There are a handful of artists that by name alone are broadstroked with a red and white Canadian brush. Gordon Lightfoot, Anne Murray and Leonard Cohen to name a few are as Canadian as hockey and maple syrup.
Gord Downie, the lead singer and founder of the Tragically Hip, who passed away last week, also fits into that elite group. A statement released via the band's official Twitter account and posted on its website read as follows "Last night Gord quietly passed away with his beloved children and family close by. Gord knew this day was coming -- his response was to spend this precious time as he always had -- making music, making memories and expressing deep gratitude to his family and friends for a life well lived, often sealing it with a kiss ... on the lips." He was only 53 years old.
Gord was born in Kingston, Ontario with an impassioned love of hockey and with Harry Sinden as his godfather he became a lifelong Boston Bruins fan. But music and songwriting was his calling and first love. The Tragically Hip was formed in 1984 and became one of Canada's most beloved groups with hits such as "Wheat Kings," "Bobcaygeon" and "Ahead by a Century." Downie also released five solo albums from 2001 to 2016 and as much as Canada loved Downie, he loved his country back.
He was an avid supporter of the causes of the country's indigenous people, social justice and the fragile earth’s environment.
Prime Minister Justin Trudeau issued a statement on Downie's role and impact on Canada's culture.
"For almost five decades, Gord Downie uncovered and told the stories of Canada," Trudeau said. "He was the frontman of one of Canada's most iconic bands, a rock star, artist, and poet whose evocative lyrics came to define a country.”
"The Tragically Hip's music invited us to explore places we had never been -- from Mistaken Point to Churchill -- and helped us understand each other while capturing the complexity and vastness of the place we call home," the statement said.
"Gord's command of language was profound. He painted landscapes with his words, elevating Canadian geography, historical figures, and myths. When he spoke, he gave us goosebumps and made us proud to be Canadian. Our identity and culture are richer because of his music, which was always raw and honest -- like Gord himself. "We lost one of the very best of us this morning," Trudeau said.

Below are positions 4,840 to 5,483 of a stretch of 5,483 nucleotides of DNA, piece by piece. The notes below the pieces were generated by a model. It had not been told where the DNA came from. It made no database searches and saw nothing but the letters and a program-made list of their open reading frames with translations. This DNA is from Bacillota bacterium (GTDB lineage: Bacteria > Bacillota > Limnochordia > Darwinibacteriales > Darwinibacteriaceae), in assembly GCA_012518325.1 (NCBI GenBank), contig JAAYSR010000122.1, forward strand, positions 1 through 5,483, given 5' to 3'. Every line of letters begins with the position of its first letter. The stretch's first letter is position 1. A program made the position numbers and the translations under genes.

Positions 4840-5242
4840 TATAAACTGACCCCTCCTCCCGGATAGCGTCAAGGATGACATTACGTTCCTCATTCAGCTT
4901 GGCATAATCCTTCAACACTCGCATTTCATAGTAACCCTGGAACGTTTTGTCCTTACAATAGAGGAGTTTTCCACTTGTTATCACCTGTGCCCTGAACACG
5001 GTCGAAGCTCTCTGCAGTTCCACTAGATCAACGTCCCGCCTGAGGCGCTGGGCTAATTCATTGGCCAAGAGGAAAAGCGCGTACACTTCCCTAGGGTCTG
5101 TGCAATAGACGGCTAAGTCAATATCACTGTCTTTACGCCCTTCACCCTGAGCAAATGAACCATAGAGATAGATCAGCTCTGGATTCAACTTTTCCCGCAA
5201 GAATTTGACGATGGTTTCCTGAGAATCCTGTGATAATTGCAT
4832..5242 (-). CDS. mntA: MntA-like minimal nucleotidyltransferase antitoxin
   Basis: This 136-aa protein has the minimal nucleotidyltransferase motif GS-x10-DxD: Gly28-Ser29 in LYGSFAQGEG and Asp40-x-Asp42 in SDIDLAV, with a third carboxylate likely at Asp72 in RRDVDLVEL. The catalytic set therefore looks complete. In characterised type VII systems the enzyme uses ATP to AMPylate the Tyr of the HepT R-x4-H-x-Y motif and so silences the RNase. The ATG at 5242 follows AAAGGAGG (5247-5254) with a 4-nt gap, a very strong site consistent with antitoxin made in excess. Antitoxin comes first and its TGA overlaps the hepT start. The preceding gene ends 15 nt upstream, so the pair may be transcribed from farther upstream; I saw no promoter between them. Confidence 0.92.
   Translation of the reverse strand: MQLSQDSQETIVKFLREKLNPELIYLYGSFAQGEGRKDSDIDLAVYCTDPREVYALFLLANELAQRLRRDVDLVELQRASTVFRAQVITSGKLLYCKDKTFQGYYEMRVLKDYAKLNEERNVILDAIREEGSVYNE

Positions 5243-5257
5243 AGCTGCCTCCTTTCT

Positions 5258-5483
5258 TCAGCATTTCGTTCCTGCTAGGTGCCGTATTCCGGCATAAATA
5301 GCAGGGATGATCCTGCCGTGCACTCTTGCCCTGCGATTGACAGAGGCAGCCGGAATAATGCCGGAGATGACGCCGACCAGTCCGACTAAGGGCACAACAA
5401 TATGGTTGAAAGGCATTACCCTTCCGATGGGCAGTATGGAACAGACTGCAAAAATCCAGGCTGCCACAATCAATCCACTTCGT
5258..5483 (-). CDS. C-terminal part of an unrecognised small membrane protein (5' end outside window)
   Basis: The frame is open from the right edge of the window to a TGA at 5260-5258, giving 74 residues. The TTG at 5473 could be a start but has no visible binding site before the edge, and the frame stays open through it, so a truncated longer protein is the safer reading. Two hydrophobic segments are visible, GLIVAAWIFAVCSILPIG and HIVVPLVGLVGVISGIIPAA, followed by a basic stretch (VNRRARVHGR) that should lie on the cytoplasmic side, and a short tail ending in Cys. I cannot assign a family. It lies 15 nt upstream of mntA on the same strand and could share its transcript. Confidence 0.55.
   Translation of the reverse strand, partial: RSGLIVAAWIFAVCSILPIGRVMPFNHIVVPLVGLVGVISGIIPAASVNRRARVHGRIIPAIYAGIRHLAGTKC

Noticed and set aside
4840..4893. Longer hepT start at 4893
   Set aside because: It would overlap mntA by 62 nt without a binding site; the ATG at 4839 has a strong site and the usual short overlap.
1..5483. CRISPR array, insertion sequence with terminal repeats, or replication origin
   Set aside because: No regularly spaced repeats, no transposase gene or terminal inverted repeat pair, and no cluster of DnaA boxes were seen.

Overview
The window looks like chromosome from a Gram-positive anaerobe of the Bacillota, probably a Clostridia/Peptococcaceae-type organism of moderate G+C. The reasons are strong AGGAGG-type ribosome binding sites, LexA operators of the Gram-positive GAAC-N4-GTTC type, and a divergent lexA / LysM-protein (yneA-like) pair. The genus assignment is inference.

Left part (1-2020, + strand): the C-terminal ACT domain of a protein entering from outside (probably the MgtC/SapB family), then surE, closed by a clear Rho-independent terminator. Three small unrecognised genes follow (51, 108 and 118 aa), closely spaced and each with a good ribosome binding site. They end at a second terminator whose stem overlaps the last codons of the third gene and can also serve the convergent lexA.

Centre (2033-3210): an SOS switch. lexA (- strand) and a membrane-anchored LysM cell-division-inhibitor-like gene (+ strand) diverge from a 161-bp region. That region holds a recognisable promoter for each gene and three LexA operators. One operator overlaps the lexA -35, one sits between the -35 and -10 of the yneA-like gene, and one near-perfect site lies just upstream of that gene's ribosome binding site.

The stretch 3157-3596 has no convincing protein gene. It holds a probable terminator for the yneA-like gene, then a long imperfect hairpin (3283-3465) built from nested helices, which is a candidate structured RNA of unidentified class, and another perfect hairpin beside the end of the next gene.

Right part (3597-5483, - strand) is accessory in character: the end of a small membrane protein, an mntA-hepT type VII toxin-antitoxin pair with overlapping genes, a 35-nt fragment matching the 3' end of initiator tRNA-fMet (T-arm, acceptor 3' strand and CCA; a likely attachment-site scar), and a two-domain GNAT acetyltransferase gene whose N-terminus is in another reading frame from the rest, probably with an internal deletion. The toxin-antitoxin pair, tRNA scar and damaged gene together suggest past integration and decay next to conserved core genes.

Many fans posted lyrics from their favourite Hip songs on social media, with American blues guitarist Ry Cooder’s trending as many posted the line “Get Ry Cooder to sing my eulogy” from “At the Hundredth Meridian.”
Rush frontman Geddy Lee said, “He was a National Hero. He wanted to go out doing what he loved to do, and trying to do as much good with the time he had left, so for me, that’s a courageous act.”
“Canada and the world have lost a true icon. Rest in peace, Gord Downie. You inspired a nation,” said former sprinter Donovan Bailey.
“Heartbroken today. Few Canadians touched this country like Gord Downie. Thank you for everything you gave us. My deepest condolences.” wrote former Maple Leafs star, Doug Gilmour.
“It’s a sad day for Canada and Canadian music, ” wrote former Toronto Blue Jay Kelly Gruber. You will be missed. Godspeed Gord. ”
Condolences poured in and will continue to pour for a long time to come. We will never forget you, Gord Downie, you will always be in our hearts and ears.